It is hardly surprising that confidential or privileged documents which have or may have been illegitimately obtained cannot be used in evidence. However, as the High Court made clear in the context of a big money divorce case recently reviewed by Stuart Barton, that rule does not apply where such documents are likely to assist in exposing a fraudster’s schemes.
A wife had obtained a record financial award against her husband. He had, however, failed to pay a penny and her legal team was engaged in an international struggle to enforce the debt. A former adviser to her husband had provided the wife with a USB stick containing documents concerning the husband’s affairs. That prompted the wife’s lawyers to seek the Court’s guidance as to whether the documents could be retained and made use of in the enforcement proceedings.
Ruling on the matter, the Court noted that the former adviser’s employment contract with a company through which he dealt with the husband’s affairs contained a widely drawn confidentiality clause.
Many of the documents related to communications between the husband and his lawyers and they were therefore, on the face of it, absolutely privileged and thus inadmissible in evidence.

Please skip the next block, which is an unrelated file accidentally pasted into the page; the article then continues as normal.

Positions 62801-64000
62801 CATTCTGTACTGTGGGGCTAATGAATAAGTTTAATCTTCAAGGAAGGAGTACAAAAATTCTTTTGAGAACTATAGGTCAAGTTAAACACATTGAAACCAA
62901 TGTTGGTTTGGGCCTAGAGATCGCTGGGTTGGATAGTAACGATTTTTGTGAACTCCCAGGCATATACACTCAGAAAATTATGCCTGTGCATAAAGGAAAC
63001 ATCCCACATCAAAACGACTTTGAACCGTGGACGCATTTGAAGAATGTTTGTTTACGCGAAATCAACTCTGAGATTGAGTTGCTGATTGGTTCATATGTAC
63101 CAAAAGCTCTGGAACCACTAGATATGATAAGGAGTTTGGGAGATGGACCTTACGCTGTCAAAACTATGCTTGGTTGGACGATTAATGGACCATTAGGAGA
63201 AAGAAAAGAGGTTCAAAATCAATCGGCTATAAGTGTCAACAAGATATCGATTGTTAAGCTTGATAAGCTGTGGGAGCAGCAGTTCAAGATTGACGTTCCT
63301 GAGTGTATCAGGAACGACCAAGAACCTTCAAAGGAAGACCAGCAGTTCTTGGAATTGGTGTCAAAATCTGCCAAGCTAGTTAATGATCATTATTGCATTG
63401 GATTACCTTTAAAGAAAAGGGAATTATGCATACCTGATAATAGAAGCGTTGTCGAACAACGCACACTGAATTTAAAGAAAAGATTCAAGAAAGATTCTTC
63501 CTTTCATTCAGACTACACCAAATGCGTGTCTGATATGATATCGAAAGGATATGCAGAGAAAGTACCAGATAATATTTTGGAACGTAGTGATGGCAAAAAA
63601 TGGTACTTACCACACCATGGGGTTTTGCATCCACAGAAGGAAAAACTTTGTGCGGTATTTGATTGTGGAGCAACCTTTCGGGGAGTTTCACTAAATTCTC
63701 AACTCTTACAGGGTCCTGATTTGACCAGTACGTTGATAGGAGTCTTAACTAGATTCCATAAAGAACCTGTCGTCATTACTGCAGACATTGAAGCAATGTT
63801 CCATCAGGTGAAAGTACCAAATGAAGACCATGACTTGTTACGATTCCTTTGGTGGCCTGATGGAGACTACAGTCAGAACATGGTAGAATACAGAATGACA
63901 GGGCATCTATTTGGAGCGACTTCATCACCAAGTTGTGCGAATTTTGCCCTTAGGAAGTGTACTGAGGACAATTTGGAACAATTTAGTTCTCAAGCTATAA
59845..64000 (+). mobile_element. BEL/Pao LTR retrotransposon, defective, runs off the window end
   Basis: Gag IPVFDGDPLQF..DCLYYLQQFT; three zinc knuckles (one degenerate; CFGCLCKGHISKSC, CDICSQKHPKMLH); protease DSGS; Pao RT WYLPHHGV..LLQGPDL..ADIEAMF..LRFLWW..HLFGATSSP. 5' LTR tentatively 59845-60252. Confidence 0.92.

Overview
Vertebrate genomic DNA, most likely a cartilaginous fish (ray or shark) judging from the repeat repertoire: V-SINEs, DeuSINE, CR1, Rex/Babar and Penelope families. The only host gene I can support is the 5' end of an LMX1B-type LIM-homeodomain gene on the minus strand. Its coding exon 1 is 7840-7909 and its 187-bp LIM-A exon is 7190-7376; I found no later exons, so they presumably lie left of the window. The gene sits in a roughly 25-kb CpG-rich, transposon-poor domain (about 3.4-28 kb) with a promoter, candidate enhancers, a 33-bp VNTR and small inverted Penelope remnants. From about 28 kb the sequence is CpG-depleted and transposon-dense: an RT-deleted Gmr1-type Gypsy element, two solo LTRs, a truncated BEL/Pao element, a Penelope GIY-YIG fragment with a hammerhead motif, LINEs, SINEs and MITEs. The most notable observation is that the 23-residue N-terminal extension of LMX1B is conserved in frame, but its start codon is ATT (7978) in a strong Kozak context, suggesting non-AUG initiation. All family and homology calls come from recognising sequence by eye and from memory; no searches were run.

The Court, however, noted that it is a recognised exception to the rule that privilege does not extend to communications that are, whether lawyers know it or not, conducted with the intention of pursuing a fraudulent purpose. In finding that that exception applied, the Court noted that the husband had previously been found in contempt of court orders and to have engaged in an elaborate and dishonest campaign to evade enforcement of the wife’s award.
A brief perusal of the documents revealed that they formed part of the husband’s fraudulent scheme to defeat the wife’s claim. It was not a case where she had unlawfully accessed the husband’s confidential material, or procured another to do so, in the hope of obtaining some improper advantage. She had entrusted the documents to her lawyers, who had conducted a thorough review in order to weed out privileged material. In those circumstances, the Court found that it would be a disproportionate response to require the wife to destroy, or make no use of, documents which might assist in unravelling her husband’s schemes.
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